Deep Space Industries will venture into asteroid-mining

A new venture dubbed Deep Space Industries is jumping into the marketplace for asteroid mining — joining a billionaire-backed company called Planetary Resources in what they hope will eventually turn into a trillion-dollar business.

In a press advisory, Deep Space Industries says it will create “the world’s first fleet of commercial asteroid-prospecting spacecraft.” The venture also promises to develop a “breakthrough process for manufacturing in space.”

via Cosmic Log.

Another company has thrown their hat into the asteroid mining ring. Be sure to click through the link and look at the picture they’ve generated showing a space station being constructed next to an asteroid being mined.

Bees assault quadcopter

Hundreds of bees assaulted a drone operated by a CBS12 News crew in West Palm Beach, Fla., Thursday morning and then attacked the station’s team of journalists when they maneuvered the aircraft back toward them to figure out what was wrong. The crew sent the drone into flight in an attempt to get an aerial shot of a backhoe tearing into the Palm Beach Mall, which is in the process of being demolished. The drone, dinner-plate-sized device with four helicopter-like rotors and two cameras operated via iPhone or iPad, was assaulted by bees about a minute after takeoff. CBS12 News operations manager Carl Pugliese said the drone began having trouble flying at the same time that a ‘strange bug’ kept pestering him, getting in his hair and buzzing around him. Pugliese flew the drone closer so he could check why it was malfunctioning, and the angry bees that had formed a cloud around the drone began attacking Pugliese and CBS12 cameraman Chad Ellison, whom Pugliese captured dancing and swatting frantically to avoid being stung.


I was just introduced to the RSOE – Emergency and Disaster Information Service. Lots of interesting news that isn’t reported by conventional news sites.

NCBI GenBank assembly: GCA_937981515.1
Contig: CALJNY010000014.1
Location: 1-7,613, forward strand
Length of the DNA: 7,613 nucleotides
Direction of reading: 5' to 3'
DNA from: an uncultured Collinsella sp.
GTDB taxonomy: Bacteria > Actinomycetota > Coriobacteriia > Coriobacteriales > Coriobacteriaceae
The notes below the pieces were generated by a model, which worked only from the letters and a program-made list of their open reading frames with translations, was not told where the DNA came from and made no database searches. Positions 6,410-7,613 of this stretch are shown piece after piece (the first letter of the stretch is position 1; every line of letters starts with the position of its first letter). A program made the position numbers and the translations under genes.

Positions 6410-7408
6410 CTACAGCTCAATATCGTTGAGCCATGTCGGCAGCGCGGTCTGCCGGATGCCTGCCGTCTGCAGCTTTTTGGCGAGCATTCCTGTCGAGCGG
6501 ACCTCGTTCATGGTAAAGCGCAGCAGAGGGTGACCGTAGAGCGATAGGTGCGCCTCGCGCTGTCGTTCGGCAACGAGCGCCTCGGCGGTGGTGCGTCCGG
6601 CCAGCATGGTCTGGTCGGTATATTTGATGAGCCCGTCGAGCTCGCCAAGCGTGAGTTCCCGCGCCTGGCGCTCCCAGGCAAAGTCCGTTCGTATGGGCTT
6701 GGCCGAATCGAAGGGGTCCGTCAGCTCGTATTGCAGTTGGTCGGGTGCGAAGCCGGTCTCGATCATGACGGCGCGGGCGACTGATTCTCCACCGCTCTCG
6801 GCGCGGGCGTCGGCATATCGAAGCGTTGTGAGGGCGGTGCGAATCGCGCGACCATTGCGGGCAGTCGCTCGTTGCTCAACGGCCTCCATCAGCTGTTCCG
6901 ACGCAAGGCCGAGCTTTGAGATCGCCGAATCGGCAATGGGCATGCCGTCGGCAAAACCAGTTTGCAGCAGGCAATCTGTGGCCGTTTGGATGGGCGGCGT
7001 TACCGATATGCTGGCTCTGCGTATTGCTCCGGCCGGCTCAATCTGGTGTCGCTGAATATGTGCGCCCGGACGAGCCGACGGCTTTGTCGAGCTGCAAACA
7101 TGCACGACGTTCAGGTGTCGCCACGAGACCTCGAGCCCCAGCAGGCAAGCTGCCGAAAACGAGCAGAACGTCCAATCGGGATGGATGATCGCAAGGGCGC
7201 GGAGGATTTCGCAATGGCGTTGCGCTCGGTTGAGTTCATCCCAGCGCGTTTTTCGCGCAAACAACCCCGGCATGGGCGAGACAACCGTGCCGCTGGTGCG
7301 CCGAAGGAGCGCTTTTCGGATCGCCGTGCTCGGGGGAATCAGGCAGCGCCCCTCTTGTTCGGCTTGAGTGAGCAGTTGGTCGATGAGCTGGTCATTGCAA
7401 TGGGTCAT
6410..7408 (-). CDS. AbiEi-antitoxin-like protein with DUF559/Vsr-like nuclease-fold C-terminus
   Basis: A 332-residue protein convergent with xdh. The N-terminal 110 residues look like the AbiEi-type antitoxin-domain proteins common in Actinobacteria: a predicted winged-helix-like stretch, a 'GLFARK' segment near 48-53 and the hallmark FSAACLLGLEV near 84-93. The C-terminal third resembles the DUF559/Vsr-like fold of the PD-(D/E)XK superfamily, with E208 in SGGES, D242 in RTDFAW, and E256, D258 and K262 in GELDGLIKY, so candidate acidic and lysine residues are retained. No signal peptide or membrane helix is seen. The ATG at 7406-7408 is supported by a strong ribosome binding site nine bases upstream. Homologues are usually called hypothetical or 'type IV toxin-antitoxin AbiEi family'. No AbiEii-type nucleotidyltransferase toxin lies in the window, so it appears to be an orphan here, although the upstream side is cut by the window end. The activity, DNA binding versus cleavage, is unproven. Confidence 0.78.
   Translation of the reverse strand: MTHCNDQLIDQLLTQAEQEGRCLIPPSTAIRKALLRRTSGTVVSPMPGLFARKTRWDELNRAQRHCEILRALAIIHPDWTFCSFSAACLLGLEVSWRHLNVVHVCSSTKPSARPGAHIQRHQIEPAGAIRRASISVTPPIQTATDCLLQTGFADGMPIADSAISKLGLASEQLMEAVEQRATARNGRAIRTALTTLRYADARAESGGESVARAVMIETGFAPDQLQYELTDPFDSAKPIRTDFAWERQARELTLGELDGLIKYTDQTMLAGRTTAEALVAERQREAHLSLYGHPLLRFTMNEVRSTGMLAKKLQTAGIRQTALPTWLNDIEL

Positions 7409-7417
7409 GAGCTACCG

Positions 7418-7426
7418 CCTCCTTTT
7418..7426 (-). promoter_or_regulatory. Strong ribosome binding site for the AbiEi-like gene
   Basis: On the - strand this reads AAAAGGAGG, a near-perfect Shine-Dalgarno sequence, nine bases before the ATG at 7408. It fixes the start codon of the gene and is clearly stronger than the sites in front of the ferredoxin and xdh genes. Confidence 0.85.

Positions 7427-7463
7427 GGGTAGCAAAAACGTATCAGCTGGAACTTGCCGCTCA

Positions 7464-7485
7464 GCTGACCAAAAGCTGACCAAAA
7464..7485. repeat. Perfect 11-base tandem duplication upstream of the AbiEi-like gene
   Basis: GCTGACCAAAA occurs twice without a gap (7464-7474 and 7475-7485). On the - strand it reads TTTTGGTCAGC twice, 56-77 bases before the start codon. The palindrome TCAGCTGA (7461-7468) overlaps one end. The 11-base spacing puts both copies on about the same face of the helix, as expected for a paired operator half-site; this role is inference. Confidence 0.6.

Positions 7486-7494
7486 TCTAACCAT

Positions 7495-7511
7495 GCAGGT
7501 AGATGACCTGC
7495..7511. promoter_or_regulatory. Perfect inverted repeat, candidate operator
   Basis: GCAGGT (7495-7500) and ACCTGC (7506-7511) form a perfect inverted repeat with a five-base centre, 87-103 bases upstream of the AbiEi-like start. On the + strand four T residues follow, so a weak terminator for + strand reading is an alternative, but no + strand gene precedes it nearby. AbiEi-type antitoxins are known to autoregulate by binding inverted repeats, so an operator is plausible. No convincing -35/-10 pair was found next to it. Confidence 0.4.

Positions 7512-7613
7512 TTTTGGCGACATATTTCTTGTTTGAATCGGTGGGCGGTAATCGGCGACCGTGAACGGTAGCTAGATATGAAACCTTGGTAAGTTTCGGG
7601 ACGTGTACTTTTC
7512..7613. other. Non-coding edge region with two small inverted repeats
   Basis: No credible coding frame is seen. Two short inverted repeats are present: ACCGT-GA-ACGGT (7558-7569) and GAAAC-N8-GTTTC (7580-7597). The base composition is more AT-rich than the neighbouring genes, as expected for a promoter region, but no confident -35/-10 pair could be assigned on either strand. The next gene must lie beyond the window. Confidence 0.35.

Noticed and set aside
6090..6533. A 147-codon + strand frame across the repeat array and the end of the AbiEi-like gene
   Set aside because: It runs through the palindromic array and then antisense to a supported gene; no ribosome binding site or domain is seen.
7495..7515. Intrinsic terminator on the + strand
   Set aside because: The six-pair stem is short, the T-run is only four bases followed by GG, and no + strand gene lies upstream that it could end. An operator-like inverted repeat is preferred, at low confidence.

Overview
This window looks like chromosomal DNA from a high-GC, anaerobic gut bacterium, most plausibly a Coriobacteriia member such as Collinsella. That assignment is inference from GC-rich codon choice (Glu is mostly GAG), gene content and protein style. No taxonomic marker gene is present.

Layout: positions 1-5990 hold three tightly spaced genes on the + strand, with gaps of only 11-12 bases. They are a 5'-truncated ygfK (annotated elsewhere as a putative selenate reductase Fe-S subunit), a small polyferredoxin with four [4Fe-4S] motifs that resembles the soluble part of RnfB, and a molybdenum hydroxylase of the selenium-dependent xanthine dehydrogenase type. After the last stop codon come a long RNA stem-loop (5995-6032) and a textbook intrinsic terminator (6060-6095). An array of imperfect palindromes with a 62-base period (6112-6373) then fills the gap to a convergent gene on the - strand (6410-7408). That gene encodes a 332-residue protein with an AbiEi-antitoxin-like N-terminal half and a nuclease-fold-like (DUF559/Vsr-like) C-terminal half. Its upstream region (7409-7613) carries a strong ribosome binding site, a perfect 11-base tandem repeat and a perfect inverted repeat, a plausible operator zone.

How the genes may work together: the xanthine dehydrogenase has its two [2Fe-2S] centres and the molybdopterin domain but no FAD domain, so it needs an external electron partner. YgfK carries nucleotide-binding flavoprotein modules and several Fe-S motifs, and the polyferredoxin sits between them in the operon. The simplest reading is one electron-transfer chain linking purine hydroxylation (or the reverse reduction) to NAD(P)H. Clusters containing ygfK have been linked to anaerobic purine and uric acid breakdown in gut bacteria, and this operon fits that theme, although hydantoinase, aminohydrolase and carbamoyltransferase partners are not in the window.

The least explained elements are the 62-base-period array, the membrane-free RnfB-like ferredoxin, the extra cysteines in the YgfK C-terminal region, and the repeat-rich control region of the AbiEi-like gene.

NASA Discovers 4 New Planets Orbiting in the Habitable Zone

One of the four newly identified super Earth-size planet candidates, KOI-172.02, orbits in the habitable zone of a star similar to our sun. The possible planet is approximately 1.5 times the radius of Earth and orbits its host star every 242 days. Additional follow-up analysis will be required to confirm the candidate as a planet.

NASA’S Kepler Mission Discovers 461 New Planet Candidates.

Ho-ly balls. Out of the 461 new planetary candidates added by the Kepler space telescope, 4 of them orbit in their star’s habitable zone.

NASA’s Hubble Reveals Rogue Planetary Orbit for Fomalhaut B

Half a dozen press releases from NASA this morning, but two in particular caught my eye:

Astronomers are surprised to find the debris belt is wider than previously known, spanning a section of space from 14 to nearly 20 billion miles from the star. Even more surprisingly, the latest Hubble images have allowed a team of astronomers to calculate the planet follows an unusual elliptical orbit that carries it on a potentially destructive path through the vast dust ring.

NASA’s Hubble Reveals Rogue Planetary Orbit for Fomalhaut B.


The discovery of an asteroid belt-like band of debris around Vega makes the star similar to another observed star called Fomalhaut. The data are consistent with both stars having inner, warm belts and outer, cool belts separated by a gap. This architecture is similar to the asteroid and Kuiper belts in our own solar system.

NASA, ESA Telescopes Find Evidence for Asteroid Belt Around Vega.

The more planetary systems we discover and study, the more we find structures that are similar to our own solar system. Here’s a thought: the bigger a star is, the wider it’s habitable zone is.


NASA Progressing Toward First Launch of Orion Spacecraft

NASA continues to progress towards a deep space launch vehicles with their Orion spacecraft and capsule:

Recent engineering advances by NASA and its industry partners across the country show important progress toward Exploration Flight Test-1 (EFT-1), the next step to launching humans to deep space. The uncrewed EFT-1 mission, launching from NASA’s Kennedy Space Center in Florida in 2014, will test the re-entry performance of the agency’s Orion capsule, the most advanced spacecraft ever designed, which will carry astronauts farther into space than ever before.

via NASA.